Is it Bad to fill up my whole C drive (Windows installed drive)

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Is it bad to fill up my Windows installed Drive i.e. C: . If yes then Why , How much space should I fill , will adding more and more files in the C drive affect my hardware performance. How much space should I leave unfilled for better performance. What could be the consequences by filling the whole drive.


Well, what instantly jumps to mind is that having a “completely full” drive may cause some of the following problems:

  • May cause problems for any program that need to generate temporary files or use the disk to cache (for example installers (even to other drives), downloading, compression, etc).
  • Your pagefile will be unable to expand if it ever needs to (assuming it is kept on C).
  • May prevent hibernation if there is insufficent space to save RAM to disk. [Edit: as Martin points out in his answer, hibernation doesn’t need additional space when you hibernate, but instead uses up space when hibernation is first switched on.]
  • Will make defragmentation very slow or impossible.

Assuming that you keep the drive defragmented, a “full” drive should perform as well as an “empty” one, so I don’t think there is much of a performance issues. [Edit2: Joel’s answer wonderfully explains how full drives have more seeking to do in spread out or full drives, which will obviously have a negative effect on performance.]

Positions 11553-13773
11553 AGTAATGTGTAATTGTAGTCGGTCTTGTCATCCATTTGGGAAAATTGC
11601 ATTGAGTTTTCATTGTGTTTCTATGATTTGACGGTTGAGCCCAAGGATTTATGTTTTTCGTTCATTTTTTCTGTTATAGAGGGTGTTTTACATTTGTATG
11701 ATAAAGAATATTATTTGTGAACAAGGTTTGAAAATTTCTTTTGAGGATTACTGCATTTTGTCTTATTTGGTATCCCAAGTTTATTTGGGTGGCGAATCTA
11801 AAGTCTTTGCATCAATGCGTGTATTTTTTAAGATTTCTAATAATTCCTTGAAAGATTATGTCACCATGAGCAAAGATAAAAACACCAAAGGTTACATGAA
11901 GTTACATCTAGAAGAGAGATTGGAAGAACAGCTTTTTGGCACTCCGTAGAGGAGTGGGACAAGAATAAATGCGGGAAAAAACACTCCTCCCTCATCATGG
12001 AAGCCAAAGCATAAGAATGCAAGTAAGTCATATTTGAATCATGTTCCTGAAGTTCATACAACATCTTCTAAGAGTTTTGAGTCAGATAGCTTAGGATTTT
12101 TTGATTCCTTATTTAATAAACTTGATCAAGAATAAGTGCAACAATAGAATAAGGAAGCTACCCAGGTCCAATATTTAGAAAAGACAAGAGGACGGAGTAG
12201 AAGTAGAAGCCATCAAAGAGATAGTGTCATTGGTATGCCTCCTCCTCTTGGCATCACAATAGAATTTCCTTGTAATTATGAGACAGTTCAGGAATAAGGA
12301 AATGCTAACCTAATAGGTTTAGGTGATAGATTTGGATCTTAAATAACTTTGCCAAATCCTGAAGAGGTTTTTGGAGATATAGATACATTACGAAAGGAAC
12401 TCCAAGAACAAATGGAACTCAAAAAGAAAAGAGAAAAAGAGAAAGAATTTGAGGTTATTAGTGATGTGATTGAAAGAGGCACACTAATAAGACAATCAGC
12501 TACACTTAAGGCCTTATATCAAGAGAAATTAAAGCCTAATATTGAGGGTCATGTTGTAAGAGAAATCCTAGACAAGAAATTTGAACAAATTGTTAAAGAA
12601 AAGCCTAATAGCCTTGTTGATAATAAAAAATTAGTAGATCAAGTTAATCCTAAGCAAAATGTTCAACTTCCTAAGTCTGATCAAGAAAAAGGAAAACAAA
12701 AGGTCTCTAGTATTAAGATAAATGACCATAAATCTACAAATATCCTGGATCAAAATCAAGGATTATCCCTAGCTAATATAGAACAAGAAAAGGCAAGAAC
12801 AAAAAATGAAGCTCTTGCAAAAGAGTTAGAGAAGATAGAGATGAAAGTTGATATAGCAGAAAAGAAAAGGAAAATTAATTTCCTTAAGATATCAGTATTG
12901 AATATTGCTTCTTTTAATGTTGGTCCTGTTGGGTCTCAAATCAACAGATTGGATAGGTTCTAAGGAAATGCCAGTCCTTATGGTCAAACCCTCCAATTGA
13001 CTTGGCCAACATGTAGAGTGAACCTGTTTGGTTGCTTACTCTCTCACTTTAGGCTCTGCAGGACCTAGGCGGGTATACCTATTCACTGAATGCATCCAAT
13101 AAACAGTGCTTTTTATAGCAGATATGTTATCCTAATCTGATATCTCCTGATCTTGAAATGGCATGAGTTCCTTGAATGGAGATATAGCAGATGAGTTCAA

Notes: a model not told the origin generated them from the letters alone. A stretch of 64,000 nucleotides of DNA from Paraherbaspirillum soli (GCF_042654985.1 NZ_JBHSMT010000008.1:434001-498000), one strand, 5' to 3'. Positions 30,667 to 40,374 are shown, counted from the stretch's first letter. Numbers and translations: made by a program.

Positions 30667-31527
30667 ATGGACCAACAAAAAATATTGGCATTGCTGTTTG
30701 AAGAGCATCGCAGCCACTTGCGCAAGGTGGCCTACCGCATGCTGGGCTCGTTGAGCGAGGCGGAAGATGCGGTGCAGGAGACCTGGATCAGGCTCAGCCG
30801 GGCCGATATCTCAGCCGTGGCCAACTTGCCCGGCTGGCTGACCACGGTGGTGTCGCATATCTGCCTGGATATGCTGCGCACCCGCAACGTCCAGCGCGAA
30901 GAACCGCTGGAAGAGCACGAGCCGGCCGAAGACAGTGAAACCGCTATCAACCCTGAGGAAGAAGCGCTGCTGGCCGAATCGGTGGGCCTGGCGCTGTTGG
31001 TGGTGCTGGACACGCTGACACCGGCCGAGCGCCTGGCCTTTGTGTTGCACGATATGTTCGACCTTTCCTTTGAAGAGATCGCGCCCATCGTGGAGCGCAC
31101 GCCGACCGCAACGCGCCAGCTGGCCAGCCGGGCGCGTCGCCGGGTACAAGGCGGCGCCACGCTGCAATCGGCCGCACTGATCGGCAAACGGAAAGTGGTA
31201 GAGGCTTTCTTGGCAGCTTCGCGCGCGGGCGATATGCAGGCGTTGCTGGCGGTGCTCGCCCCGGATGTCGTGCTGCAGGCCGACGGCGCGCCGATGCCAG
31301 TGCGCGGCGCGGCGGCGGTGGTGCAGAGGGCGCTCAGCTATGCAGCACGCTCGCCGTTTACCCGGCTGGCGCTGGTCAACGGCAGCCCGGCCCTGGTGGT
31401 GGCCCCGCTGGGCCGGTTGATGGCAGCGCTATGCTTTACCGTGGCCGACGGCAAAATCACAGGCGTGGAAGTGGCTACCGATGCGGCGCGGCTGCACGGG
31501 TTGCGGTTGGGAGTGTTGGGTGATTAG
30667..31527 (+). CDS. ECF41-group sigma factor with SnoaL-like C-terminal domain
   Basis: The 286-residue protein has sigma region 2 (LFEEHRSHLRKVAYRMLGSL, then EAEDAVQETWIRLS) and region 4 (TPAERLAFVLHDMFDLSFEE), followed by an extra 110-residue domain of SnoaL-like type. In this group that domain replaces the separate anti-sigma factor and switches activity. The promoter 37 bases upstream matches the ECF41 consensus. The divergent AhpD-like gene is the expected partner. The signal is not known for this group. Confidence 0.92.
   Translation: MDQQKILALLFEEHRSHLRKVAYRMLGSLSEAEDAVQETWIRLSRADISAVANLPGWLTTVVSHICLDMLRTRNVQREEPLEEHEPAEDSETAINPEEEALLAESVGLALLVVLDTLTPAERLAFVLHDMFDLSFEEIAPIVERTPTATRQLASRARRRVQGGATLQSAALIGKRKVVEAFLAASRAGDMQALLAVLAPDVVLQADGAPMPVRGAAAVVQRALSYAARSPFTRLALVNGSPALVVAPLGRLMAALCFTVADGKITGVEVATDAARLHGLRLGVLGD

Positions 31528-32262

I think that 85-90% usage is the maximum recommended, but I cannot remember where I’ve got that figure from at the moment.

To understand this answer, I first need to relate a couple paragraphs worth of background information:

The hard drive is typically the slowest part and biggest performance bottleneck on your system. Having a fast hard drive is more important for many facets of system performance than memory or a fast cpu. This slowness is because it depends on actual moving parts for operation. These moving parts impact performance in three ways: rotational throughput, rotational latency, and seek time. Rotational throughput is how many bytes pass under the read/write head in a given time span, depending on how fast the platter is moving. Rotational latency is the time it takes for the first byte in a request to rotate to reach the read/write head. Seek time is the amount of time it takes for the seek head to reach the correct position on the platter.

It’s that last item I want to talk about. To help reduce seek time, disk controllers will try to keep data grouped near the beginning of the drive. This is why if you watch an XP machine defragment files you will see it spend a lot of time compacting files. It’s also why you want to defragment at all, as every time you have a new fragment in a file you need to do another (slow!) seek operation.

Okay, enough background. Let’s move on to a real-world scenario that directly addresses your question. Let’s say you buy a new drive that advertises an 8-9millisecond average seek time. 8-9 milliseconds may not seem like much, but to your computer — which thinks in nanoseconds — even one full millisecond is an eternity. Now let’s say you only use 25% of that drive’s capacity and keep it well defragged. What’s your average seek time? The correct answer is something much less than 8-9 milliseconds, because the read/write head will never have to seek to the outer 75% of the drive. It’s always starting out much closer to it’s destination.